Leap(s) of Faith – Waterfall Cave Expedition, Caves Branch, Belize


The words “waterfall” and “cave” sound weird together. Is it a waterfall inside a cave? A cave formed by a waterfall? Heck, let’s just go find out. That’s how we ended up signing up for the Waterfall Cave Expedition (US$90 including transportation, gear, guides and lunch) at Ian Anderson’s Caves Branch Adventure Co. & Jungle Lodge during our travels in Belize. We’d already done the Black Hole Drop rappelling trip with them but this trip added darkness and water to the equation.

Esperanza, a very rare (and very awesome) female adventure guide, prepping us for the physical challenges ahead of us.

 

After a 20 minute hike through the jungle (the easy part) we reached the mouth of the cave–and the last of our daylight. From here on out we entered a world of profound darkness (except for our headlamps).

The welcoming committee hanging around waiting for us.

 

The cave floor is a riverbed but excursions (sometimes on our butts or hands and knees) up into side chambers above the main flow lead us into various “rooms” which the ancient Mayan used as spaces for what archaeologists believe were sacred rituals aimed at gaining favor with the Gods of the Underworld, a feared and revered place they called Xibalba.

One of many massive chambers within the cave where evidence of Mayan ceremonies have been found, including fire sites and pottery shards.

 

We saw lots of ritual remains during our trip inside the Actun Tunichil Muknal (ATM) Cave but the artifacts and ritual sites on this trip rivaled what we saw in the ATM, minus the skeletons. And, because this cave is owned by Ian Anderson, we were the only group inside it unlike the much-more-famous ATM cave which can get crowded.

A fire site and pot used during ancient Mayan rituals deep inside the cave.

 

With six waterfalls inside the cave, this trip definitely had the ATM trip beat when it came to physical challenges and adrenaline. Each waterfall had to be climbed on the way into the cave, then leapt off or rappelled down on the way back out of the cave. Jumping off a waterfall inside a cave in near darkness into a pitch black pool of water that you’re trusting is deep enough and obstruction-free lends new meaning to the phrase leap of faith.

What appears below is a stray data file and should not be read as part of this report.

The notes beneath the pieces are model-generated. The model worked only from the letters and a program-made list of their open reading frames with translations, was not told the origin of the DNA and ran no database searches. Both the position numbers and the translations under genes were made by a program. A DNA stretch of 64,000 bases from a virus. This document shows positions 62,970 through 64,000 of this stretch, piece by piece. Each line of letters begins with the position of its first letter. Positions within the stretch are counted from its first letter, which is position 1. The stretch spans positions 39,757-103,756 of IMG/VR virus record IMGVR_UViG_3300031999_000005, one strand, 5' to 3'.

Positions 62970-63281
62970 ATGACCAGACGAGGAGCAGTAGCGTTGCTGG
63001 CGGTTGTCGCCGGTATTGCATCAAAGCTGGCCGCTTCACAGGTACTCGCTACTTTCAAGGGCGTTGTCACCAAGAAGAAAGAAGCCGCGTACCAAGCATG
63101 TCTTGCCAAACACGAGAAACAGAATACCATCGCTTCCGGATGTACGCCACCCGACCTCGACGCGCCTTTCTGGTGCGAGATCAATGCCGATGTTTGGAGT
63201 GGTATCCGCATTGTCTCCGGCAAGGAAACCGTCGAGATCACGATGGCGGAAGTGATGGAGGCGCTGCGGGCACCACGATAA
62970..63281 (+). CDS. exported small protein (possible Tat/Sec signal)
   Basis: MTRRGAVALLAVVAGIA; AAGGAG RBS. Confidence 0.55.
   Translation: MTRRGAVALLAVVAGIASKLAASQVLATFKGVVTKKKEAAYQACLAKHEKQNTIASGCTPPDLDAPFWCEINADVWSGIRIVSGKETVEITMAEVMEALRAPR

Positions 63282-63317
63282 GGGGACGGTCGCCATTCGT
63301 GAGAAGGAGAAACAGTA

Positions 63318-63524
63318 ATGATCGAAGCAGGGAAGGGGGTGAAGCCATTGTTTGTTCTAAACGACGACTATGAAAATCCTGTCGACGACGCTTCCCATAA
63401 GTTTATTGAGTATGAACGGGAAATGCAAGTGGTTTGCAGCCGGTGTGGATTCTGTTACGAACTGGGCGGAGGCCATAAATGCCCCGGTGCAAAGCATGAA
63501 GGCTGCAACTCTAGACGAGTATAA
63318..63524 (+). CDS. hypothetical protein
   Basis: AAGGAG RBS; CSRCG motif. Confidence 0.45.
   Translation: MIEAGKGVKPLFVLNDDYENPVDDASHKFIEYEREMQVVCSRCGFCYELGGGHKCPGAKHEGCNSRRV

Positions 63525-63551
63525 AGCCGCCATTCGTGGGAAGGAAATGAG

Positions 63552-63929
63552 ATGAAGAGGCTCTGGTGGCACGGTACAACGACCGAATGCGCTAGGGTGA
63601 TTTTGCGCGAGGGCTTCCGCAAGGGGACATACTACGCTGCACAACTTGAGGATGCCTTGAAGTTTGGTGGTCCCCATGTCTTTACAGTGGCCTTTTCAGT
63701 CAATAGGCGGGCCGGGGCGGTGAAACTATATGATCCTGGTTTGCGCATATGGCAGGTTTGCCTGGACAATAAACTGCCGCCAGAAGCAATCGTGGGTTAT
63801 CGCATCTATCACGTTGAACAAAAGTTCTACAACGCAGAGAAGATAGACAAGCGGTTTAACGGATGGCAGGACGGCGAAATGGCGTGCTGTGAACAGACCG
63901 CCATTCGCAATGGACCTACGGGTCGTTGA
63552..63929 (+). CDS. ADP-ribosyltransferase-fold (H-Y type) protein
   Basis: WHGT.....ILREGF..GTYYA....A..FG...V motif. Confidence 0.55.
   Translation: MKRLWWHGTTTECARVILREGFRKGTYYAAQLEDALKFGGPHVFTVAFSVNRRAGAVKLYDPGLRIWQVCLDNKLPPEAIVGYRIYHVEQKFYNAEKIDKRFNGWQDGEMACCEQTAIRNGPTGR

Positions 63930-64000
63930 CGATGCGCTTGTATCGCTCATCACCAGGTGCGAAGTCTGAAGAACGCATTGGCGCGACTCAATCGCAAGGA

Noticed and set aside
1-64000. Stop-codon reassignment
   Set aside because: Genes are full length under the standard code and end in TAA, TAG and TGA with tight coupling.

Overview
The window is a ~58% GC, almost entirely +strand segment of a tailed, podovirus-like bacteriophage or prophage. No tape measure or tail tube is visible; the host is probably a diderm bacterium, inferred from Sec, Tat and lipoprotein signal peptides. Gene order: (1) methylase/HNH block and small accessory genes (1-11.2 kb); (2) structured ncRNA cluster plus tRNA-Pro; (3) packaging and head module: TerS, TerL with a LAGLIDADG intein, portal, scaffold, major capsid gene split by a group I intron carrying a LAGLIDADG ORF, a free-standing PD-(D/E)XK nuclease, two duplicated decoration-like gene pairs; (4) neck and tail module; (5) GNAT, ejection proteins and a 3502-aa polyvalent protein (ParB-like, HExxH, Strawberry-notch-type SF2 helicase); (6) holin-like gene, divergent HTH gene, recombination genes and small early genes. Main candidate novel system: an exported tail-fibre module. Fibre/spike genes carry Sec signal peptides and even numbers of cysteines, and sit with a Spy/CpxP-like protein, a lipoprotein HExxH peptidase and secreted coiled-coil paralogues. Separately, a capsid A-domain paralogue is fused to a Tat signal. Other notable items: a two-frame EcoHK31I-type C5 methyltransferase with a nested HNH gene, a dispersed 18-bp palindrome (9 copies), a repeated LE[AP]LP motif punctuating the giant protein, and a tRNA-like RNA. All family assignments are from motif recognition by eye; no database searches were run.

One of six waterfalls inside the cave that must be climbed up, then rappelled or jumped down.

 

The Waterfall Cave Expedition is as fun as it looks in this video.

 

Karen rappelling down one of six waterfalls that have to be navigated during the Waterfall Cave Expedition.

A perfectly flat boulder in the middle of a pitch black roomy inner chamber of the cave made a perfect picnic table. Can you believe the guides carried in a white tablecloth?

Water and time continue to build upon natural cave sculptures like this.

What remains of a site used by the ancient Mayans during sacred ceremonies inside the cave.

Water and time continue to build upon natural cave sculptures like this amazing drape formation.

In the rainy season water cascades down this slope inside the cave, forming pools and leaving behind sparkly minerals.

 

Read more about travel in Belize

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10 comments on “Leap(s) of Faith – Waterfall Cave Expedition, Caves Branch, Belize

  1. Cool!! There is a very similar attraction in Puerto Rico, Called the Camuy Caves. I went there several times as a kid on school field trips–awesome place! All your pictures remind me of these Camuy Caves. It always blows my mind how so many similar (or exact!) natural attarctions can be found all over the world. As if Mother Nature wanted to be fair and give the opportunity to everyone to see 😉
    Maria recently posted..#Travel bucket list photos: White Desert, Egypt (moon on Earth!)My Profile

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